Oracle Corporation reported weak 3Q licenses but good SaaS & Paas Results, directionally as we expected. Total revenue decreased 3% Y/Y (+1% Y/Y in constant currency) to $9,014M, below our estimate of $9,075M and consensus of $9,124M. ORCL reported non-GAAP EPS of $0.64, a penny above our estimate of $0.63 and $0.02 above consensus of $0.62. Highlights included improved Asia- Pacific execution, while licenses and hardware disappointed, opines analysts at Wedbush.

See below for more analyst reactions to Oracle Corporation earnings.

Drexel Hamilton

In light of the macro environment, we are pleased with Oracle’s 4Q:FY16 outlook and increasing our estimates accordingly, while raising our price target to $51.00 from $46.00. We believe the worst of this cloud transition is behind Oracle and our model indicates the company is past the trough in its operating profit cycle. In our view, Oracle offers investors the characteristics of a more defensive tech stock with the benefits of a rapidly growing cloud portfolio.

William Blair

Oracle delivered a solid fiscal third quarter, topping non-GAAP EPS consensus by $0.02 (even as the currency impact came in $0.01 higher than expected) mainly due to a lower tax rate, although reported revenue was roughly $110 million below the Street. Looking ahead, Oracle guided fourth-quarter revenue slightly below consensus on as-reported basis and non-GAAP EPS roughly in line with consensus. For the third quarter, the cloud business was again the highlight, with gains in SaaS and PaaS billings (up a combined 32% year-over-year, as reported, with bookings up 77% year-over-year in constant currency) continuing at the expense of new on-premise software licenses (down 11% year-over-year in constant currency). We believe management is giving the salesforce strong incentive to shift customers to a SaaS model, which is driving stronger-than-expected gains in SaaS and PaaS bookings, but faster-than expected declines in the license business (and the hardware business).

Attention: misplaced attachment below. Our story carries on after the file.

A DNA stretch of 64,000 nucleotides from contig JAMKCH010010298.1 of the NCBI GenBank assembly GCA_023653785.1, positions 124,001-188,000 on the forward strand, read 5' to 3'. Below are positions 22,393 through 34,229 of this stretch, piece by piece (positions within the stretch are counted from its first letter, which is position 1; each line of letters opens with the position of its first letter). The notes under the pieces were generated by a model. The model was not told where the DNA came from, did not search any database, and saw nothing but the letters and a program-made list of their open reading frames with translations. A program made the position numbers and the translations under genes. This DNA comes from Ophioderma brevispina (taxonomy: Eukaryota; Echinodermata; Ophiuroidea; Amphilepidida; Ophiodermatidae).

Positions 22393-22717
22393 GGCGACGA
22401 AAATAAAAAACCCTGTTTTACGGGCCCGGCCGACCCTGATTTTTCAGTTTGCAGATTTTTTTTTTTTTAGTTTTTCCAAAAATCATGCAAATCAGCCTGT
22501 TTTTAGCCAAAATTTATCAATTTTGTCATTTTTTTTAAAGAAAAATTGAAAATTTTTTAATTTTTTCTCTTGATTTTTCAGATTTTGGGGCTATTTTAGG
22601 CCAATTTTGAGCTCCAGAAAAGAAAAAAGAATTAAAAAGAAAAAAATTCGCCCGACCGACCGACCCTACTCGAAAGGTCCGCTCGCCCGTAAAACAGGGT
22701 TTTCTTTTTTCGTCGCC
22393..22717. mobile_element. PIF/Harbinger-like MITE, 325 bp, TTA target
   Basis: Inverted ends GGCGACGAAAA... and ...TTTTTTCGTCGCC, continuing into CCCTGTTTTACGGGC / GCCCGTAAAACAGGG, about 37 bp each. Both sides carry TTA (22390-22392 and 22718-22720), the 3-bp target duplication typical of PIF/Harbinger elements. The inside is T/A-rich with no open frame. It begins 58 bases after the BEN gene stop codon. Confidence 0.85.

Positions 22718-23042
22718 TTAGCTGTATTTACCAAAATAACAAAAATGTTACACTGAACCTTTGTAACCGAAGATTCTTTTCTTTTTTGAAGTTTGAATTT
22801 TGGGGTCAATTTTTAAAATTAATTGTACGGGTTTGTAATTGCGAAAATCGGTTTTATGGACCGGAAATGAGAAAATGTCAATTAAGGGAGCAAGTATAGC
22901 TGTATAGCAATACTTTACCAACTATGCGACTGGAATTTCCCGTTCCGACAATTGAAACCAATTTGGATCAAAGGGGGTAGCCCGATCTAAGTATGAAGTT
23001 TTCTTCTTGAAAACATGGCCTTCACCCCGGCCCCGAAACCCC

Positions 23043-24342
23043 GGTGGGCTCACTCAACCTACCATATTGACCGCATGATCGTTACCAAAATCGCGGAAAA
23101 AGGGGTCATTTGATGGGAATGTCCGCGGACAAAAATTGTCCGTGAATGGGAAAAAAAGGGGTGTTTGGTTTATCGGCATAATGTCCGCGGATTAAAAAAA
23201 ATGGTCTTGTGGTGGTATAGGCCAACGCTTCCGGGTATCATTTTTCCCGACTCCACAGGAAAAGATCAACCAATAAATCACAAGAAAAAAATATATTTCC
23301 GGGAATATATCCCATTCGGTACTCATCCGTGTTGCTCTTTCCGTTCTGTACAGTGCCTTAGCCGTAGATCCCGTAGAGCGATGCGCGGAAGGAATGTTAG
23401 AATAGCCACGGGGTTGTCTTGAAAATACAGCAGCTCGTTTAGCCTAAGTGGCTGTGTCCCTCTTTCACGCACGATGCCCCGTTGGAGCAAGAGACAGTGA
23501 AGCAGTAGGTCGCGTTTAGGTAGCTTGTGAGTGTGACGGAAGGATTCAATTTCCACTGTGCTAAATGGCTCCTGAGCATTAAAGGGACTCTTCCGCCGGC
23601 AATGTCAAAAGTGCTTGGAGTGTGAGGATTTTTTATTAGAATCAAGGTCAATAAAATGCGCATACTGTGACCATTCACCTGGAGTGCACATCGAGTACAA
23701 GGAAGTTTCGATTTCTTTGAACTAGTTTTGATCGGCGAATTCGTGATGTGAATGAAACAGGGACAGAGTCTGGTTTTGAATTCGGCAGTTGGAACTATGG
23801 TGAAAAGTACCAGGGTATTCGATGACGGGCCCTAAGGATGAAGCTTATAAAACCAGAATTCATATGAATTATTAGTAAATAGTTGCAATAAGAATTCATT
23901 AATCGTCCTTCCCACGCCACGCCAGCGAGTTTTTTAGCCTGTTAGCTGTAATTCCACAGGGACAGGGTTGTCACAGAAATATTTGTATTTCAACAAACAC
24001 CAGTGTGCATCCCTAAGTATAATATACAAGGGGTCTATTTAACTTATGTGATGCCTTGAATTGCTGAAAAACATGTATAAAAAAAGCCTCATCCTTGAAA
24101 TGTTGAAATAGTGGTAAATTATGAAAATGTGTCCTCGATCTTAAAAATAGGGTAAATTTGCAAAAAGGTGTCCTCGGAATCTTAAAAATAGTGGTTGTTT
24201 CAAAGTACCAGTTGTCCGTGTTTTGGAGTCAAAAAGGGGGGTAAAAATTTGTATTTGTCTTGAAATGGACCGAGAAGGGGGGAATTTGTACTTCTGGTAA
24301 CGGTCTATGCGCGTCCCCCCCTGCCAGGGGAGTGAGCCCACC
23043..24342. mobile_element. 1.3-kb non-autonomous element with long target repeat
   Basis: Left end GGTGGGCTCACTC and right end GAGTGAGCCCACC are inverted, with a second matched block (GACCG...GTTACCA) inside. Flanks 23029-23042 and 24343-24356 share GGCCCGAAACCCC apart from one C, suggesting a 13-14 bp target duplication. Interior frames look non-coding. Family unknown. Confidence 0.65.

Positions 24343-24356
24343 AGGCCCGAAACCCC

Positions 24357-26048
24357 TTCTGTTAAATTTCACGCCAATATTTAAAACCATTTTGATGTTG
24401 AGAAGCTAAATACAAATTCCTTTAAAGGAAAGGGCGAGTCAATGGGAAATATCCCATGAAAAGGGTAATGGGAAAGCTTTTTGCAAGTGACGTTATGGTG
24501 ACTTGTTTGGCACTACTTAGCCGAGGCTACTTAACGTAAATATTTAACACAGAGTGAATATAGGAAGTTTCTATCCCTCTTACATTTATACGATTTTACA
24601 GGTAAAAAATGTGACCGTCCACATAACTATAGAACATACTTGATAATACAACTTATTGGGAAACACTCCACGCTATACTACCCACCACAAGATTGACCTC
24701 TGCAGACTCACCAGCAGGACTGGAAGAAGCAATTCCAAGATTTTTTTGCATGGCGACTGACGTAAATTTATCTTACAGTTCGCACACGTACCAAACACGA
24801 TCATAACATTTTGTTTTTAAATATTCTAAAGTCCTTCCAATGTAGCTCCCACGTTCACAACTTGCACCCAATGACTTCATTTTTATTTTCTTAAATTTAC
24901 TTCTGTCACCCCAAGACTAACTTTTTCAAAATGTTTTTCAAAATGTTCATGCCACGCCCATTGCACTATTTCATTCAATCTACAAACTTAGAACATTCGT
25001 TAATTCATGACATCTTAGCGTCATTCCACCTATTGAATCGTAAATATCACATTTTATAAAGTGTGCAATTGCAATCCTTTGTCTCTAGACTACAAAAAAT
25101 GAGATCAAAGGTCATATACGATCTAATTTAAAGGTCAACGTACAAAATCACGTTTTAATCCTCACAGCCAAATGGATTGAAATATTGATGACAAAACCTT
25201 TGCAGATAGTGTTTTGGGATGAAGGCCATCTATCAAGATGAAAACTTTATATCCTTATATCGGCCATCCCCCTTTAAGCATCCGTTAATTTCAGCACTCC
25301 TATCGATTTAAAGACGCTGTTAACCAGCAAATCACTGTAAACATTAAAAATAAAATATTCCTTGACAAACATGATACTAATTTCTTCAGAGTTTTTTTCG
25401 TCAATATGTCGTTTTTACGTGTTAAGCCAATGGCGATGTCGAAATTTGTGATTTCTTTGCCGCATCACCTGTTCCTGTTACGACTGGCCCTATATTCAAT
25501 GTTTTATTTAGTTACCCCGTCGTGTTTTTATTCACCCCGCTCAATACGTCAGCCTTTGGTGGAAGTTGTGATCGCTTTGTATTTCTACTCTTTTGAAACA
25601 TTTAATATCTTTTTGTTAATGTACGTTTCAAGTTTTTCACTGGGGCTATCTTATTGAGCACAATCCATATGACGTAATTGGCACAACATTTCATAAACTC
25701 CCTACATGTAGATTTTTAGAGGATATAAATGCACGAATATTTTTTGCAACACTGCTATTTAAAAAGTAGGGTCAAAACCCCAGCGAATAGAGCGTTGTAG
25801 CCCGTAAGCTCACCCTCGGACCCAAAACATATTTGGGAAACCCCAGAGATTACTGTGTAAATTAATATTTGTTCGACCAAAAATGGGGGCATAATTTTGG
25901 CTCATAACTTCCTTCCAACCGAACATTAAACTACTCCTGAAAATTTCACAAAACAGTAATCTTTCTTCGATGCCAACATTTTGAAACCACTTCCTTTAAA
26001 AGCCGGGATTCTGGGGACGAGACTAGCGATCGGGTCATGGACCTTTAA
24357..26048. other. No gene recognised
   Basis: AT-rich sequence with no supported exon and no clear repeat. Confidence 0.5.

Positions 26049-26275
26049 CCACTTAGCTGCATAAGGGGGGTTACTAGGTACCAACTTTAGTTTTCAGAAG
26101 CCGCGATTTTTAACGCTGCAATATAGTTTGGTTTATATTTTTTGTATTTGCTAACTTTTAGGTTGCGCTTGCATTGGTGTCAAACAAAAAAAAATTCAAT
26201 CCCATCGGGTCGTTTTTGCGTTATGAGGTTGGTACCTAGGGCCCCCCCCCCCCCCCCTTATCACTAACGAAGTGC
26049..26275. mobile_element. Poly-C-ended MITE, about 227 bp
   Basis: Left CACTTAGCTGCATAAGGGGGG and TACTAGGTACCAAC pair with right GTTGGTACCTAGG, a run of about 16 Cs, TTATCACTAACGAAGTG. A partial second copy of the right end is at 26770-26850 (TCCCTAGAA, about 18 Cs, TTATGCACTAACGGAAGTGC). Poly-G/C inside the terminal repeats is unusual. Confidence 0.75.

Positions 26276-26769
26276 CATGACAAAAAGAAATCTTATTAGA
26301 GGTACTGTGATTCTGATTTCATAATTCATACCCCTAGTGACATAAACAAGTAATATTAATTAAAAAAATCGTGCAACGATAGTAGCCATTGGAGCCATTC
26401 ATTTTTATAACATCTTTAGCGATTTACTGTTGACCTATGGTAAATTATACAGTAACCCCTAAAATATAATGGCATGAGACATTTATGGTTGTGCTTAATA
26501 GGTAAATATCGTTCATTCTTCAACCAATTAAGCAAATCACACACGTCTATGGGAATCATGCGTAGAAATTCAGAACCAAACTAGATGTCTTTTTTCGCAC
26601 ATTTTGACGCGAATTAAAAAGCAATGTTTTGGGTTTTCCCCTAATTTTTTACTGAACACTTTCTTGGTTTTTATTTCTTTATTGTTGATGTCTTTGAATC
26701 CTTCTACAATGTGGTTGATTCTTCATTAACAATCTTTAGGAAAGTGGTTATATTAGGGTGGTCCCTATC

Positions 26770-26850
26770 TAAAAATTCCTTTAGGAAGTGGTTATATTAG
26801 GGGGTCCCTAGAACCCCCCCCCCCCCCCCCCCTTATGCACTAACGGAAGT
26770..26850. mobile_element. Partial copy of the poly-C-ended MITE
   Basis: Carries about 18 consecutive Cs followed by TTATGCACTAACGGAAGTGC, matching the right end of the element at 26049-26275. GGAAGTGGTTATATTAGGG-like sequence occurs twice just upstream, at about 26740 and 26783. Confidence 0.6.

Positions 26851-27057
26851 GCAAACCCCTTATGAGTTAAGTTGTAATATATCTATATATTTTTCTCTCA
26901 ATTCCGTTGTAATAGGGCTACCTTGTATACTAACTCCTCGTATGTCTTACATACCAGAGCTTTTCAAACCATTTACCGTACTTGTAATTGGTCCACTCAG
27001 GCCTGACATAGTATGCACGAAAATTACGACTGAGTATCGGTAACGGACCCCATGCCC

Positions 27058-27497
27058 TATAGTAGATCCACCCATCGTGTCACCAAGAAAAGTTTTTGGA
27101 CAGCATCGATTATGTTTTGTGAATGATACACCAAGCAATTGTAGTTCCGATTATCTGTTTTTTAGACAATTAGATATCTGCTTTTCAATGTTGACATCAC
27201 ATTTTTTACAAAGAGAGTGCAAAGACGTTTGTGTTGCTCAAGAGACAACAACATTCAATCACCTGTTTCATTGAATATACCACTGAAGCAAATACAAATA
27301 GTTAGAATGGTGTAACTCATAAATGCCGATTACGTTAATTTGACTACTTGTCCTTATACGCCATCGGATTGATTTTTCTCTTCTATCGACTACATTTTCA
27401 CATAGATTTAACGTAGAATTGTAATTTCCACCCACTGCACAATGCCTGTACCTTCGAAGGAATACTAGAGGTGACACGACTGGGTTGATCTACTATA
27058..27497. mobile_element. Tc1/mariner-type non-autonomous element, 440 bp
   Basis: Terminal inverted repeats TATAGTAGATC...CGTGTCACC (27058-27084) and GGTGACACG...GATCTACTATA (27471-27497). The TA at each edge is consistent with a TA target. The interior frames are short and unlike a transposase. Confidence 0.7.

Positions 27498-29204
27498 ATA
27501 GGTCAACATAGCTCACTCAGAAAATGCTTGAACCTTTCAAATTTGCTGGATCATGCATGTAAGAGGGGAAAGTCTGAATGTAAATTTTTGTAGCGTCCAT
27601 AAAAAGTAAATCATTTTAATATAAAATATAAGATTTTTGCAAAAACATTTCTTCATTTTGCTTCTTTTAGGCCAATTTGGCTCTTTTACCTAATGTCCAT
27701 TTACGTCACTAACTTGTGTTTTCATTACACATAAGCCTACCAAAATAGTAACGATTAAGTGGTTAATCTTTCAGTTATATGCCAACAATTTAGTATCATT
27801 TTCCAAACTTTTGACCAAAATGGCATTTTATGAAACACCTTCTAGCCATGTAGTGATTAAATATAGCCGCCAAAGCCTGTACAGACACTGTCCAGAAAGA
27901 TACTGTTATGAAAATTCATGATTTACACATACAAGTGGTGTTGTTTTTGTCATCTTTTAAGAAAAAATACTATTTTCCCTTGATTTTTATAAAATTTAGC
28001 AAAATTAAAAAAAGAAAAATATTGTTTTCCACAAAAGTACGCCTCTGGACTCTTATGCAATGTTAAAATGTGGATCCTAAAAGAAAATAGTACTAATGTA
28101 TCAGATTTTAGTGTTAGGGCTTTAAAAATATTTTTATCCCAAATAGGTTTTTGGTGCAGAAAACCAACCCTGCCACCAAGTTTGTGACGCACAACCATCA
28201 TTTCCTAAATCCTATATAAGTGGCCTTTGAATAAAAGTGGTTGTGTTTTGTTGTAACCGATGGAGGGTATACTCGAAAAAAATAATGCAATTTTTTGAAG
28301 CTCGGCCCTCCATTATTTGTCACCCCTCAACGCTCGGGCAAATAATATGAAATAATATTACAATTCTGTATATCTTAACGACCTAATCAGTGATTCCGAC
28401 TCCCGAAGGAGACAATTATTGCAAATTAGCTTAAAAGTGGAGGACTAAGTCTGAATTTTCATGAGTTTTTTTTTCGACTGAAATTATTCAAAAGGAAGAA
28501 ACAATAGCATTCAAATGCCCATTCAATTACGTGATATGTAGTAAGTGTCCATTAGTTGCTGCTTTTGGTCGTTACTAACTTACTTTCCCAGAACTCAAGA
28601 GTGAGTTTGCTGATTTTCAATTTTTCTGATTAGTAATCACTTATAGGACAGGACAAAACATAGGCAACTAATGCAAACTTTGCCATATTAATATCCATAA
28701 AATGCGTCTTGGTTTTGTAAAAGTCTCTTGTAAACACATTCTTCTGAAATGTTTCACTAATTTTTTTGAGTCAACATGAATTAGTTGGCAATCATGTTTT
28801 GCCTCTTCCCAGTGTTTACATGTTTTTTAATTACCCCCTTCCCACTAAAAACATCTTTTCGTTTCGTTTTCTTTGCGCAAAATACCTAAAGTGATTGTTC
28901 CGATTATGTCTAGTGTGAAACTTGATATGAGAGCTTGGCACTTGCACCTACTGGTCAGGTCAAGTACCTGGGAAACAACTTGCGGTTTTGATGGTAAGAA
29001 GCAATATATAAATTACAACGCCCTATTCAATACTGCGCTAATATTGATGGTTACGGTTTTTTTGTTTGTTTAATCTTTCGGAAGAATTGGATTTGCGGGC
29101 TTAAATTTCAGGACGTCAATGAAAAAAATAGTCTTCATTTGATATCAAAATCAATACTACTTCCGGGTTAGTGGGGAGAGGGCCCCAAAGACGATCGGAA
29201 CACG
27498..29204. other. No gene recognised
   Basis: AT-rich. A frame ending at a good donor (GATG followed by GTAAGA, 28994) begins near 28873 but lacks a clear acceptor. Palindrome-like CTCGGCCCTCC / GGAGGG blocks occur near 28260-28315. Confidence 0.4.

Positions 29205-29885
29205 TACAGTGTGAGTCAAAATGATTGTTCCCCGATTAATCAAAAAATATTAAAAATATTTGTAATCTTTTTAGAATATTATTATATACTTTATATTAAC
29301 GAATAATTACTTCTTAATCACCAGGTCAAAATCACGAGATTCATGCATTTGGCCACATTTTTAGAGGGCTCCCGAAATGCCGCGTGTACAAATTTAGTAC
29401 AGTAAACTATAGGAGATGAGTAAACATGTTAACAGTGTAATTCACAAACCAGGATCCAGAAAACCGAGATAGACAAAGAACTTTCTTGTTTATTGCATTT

Morgan Stanley

Oracle Corporation – Cloud Transition – Is It Over Already? The good news, with SaaS/PaaS billings dollars starting to flow off the balance sheet and onto the income statement cloud margins are improving, gross margins are stabilizing and operating margin declines are moderating. The continuation of these trends puts Oracle firmly on track to return to EPS growth in FY17 – we model +3% YoY. The bad news, the income statement improvements look to come mostly from a slowing pace of migration to the cloud – the company’s own calculation of SaaS/PaaS billings growth has slowed significantly from 68% YoY last quarter to 32% in FY3Q16.

Oracle Corporation – Stifel

Overall, we expect Oracle’s accelerating cloud momentum to continue into Oracle’s seasonally strong F4Q16 and beyond given an increasingly competitive portfolio (both product depth and geographic reach), productive salesforce, growing pipelines, and referenceable customer base, and believe that cloud margins and FCF will climb higher in coming years. While license revenue growth remains muted given the cloud shift, high renewal rates and a growing maintenance stream (up 5% Y/Y-CC) should lead to low single-digit CC growth on the combined (license + maintenance) on-prem business. The bottom line is that Oracle’s cloud transition has been quite uneven over the past 1-2 years, but with this quarter’s solid results and forward guidance we expect sentiment to continue improving. Coupled with an attractive valuation, we remain buyers and raise our target price to $48.

 

Oracle Corporation Has Mixed Earnings - Analysts React
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